Wednesday, September 20, 2006


Artist: The Clash
Album: Sandinista!
Year: 1980
Record Label: CBS (now Sony)

Read any official history of The Clash and it will tell you that the eponymous debut, The Clash, is the landmark, Give 'Em Enough Rope the adequate follow-up, London Calling the classic, and the final album Combat Rock a flawed work with some fine individual songs that don’t gel as a whole.

Sandinista!, which falls between London Calling and Combat Rock, is usually dismissed as an experiment that went badly wrong. The Clash were on a ten-album contract with CBS at the time and wanted out. To speed the process up, they decided to record a triple album, 36 tracks, and argued that it should count as three albums even if sold in one package. CBS responded by counting it as just one and even selling it at the price of a single album.

The critics were bemused and ultimately dismayed. Some of the group’s fans who had followed them since the early punk days accused them of “selling out”, although selling to what wasn’t clear. Certainly not to commercialism, as Sandinista! was anything but commercial. It features a bewildering range of styles, and none of them fitted with the zeitgeist of the day, musically or politically.

A few tracks, such as Police on my Back and Somebody Got Murdered hearken back to the old punk days, but they are much in the minority. There’s a heavy dub reggae influence, and dub reggae guru, Mikey Dread, features on several tracks. There’s dance (The Magnificent Seven, The Call Up), pop irony (Hitsville UK), gospel (The Sound of the Sinners), but most of the album is completely unclassifiable, which might explain why the critics of the time couldn’t get to grips with it. It’s loaded with examples of great songwriting, and there’s a humour about it too (a version of Career Opportunities, a song from the debut album, is rendered here on piano and acoustic guitar with three young children taking the vocals). There is plenty of experimentation, none of which sacrifices the necessity of a good tune.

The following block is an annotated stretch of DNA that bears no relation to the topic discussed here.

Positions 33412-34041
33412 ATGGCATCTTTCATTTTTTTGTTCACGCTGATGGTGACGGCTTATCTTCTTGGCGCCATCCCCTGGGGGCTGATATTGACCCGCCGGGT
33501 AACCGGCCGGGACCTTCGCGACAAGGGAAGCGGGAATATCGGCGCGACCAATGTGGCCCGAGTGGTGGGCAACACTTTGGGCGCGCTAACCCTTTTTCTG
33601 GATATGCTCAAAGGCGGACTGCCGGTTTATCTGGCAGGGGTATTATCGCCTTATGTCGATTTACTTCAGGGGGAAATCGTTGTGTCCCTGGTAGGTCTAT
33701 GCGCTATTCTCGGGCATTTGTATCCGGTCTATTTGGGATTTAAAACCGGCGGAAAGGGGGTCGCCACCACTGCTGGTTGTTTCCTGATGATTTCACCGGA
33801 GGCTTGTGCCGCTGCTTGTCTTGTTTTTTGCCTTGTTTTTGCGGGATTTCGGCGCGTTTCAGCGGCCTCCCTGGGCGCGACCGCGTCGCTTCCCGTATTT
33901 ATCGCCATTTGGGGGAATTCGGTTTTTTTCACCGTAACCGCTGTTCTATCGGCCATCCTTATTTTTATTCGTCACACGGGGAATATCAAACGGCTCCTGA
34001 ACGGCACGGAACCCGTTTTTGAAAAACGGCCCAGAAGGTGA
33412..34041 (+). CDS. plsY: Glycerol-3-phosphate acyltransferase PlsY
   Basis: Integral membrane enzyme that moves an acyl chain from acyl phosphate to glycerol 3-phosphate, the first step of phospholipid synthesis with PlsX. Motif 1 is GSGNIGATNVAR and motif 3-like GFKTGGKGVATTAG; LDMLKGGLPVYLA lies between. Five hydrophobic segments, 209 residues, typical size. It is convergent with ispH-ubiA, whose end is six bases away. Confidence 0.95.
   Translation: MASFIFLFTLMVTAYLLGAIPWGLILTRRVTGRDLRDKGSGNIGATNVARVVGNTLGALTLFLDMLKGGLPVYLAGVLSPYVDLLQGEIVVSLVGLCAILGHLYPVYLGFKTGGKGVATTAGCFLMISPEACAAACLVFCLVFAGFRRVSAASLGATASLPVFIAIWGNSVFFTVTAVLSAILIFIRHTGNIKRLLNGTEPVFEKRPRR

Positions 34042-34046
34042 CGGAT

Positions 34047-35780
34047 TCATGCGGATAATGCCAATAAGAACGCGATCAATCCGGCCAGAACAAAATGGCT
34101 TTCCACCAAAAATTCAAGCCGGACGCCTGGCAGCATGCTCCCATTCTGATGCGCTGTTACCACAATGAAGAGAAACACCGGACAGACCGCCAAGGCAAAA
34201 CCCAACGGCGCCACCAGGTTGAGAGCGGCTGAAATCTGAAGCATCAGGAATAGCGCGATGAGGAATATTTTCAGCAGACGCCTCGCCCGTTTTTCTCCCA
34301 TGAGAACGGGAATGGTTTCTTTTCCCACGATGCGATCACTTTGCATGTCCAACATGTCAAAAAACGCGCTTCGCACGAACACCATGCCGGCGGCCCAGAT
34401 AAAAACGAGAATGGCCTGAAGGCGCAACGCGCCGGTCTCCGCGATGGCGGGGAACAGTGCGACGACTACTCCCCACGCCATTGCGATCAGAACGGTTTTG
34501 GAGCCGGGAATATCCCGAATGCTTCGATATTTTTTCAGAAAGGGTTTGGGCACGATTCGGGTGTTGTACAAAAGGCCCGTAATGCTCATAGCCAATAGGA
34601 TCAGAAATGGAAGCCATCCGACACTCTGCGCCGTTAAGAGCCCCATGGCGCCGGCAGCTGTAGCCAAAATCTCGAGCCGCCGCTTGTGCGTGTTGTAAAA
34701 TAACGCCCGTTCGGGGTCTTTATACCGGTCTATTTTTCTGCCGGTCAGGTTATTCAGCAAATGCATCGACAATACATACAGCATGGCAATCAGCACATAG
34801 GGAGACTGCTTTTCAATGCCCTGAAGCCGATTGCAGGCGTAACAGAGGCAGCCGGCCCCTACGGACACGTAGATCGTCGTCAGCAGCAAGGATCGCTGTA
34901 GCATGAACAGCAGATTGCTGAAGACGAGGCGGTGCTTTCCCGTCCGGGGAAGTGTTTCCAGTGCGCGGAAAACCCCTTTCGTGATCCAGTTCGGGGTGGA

The lyrics are often political. Mick Jones’s lyrics often verge into over-earnest parody, but Joe Strummer’s hold up better – “in a war-torn swamp, stop any mercenary, and check the British bullets in his armoury”, that’s at a time when subjects like the arms trade weren’t a feature of pop songs and were barely talked about in polite society.

I think it’s about time to re-evaluate Sandinista! Not every track is a classic, but it’s a bold and important album that should be better appreciated. I saw the Clash soon after it was released, and they kicked off their 150-minute set with Broadway, an obscure track from side 4 that I’d hardly noticed on the album. I realised then what a great song it was, and throughout the 36 tracks, understated quality turns up again and again with every listen.

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